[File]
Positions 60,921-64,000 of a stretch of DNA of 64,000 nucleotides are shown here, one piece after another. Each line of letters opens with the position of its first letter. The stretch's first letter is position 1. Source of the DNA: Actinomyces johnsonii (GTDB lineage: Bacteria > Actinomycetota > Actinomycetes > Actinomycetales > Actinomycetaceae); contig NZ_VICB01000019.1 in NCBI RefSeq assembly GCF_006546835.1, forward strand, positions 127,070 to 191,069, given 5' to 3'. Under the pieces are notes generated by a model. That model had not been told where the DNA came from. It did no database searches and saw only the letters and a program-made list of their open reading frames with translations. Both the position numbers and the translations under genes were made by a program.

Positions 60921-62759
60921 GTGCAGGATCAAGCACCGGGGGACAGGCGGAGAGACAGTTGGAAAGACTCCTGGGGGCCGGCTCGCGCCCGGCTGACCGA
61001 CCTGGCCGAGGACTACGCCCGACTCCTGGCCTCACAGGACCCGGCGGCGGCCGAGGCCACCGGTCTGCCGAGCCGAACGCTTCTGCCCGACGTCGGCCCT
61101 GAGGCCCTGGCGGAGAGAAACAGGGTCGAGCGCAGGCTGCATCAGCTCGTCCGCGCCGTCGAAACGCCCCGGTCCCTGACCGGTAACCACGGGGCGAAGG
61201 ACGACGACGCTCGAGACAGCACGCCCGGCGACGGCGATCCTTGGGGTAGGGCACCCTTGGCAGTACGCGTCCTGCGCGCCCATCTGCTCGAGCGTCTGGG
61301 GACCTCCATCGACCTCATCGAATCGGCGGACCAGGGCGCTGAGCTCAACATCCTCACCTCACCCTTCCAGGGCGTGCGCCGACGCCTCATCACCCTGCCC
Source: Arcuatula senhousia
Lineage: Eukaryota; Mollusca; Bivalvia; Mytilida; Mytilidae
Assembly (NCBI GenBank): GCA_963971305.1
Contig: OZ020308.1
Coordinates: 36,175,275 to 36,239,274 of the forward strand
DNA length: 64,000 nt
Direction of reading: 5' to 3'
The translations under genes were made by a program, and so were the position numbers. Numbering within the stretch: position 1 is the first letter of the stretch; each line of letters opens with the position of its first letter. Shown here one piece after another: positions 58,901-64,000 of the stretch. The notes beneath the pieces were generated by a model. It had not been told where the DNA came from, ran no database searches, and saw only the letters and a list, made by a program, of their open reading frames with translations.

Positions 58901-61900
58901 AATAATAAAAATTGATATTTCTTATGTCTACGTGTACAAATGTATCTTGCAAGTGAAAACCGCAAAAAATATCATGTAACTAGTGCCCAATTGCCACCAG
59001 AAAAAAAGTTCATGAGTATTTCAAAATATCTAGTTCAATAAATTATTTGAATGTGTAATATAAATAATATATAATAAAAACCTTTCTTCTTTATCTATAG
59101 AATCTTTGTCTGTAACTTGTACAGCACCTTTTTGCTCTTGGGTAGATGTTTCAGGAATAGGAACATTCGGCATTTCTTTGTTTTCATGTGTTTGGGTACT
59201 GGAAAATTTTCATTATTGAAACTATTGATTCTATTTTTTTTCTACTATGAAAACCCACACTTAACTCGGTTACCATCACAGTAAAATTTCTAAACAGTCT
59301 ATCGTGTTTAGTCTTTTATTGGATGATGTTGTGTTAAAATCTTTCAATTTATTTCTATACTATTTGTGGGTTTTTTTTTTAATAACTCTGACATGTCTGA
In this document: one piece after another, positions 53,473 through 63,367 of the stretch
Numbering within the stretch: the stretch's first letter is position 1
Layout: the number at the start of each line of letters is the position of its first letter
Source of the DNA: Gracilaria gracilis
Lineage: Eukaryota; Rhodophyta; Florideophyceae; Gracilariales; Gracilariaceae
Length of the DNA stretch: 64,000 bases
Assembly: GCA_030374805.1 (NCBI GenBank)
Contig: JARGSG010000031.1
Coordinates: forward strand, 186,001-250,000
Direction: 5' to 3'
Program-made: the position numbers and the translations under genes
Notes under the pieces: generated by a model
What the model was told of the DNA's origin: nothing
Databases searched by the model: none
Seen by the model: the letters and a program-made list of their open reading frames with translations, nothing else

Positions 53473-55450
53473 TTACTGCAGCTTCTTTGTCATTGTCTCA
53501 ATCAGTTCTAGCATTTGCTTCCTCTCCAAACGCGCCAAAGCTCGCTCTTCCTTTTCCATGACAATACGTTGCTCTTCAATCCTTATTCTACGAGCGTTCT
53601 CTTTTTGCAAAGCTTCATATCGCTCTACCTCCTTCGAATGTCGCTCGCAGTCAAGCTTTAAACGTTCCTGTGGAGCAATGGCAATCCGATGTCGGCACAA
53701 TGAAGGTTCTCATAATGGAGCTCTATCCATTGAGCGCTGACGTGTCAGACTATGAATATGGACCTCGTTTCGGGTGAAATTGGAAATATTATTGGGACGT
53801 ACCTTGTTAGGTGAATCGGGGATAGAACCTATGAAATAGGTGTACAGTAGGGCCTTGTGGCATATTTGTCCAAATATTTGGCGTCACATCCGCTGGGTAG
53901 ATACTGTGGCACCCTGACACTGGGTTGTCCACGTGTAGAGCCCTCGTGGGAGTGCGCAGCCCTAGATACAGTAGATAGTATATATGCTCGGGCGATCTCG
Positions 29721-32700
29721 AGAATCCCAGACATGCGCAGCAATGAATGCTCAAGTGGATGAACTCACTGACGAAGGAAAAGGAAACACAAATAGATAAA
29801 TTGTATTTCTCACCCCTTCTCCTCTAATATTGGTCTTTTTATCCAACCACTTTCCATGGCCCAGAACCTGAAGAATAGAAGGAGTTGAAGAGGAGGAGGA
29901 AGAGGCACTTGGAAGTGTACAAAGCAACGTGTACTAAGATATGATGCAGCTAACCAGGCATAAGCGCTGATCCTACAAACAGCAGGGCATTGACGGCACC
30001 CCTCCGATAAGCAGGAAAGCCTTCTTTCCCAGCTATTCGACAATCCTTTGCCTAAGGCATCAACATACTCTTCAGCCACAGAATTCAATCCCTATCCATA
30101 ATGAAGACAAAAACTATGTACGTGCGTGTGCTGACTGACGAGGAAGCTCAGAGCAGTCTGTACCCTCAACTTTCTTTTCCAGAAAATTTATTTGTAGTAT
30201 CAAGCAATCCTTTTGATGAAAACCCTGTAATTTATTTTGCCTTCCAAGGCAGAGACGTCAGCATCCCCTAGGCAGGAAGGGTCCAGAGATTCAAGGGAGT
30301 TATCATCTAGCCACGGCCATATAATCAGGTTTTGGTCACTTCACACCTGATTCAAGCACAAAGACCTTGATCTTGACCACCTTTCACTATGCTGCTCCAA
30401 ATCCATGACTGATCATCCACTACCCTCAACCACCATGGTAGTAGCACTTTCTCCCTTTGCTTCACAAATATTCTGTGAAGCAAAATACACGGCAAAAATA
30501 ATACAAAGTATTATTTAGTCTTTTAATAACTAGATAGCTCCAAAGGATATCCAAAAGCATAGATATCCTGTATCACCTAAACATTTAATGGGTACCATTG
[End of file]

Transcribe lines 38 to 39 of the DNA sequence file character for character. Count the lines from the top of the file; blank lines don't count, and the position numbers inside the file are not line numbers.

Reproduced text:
53473 TTACTGCAGCTTCTTTGTCATTGTCTCA
53501 ATCAGTTCTAGCATTTGCTTCCTCTCCAAACGCGCCAAAGCTCGCTCTTCCTTTTCCATGACAATACGTTGCTCTTCAATCCTTATTCTACGAGCGTTCT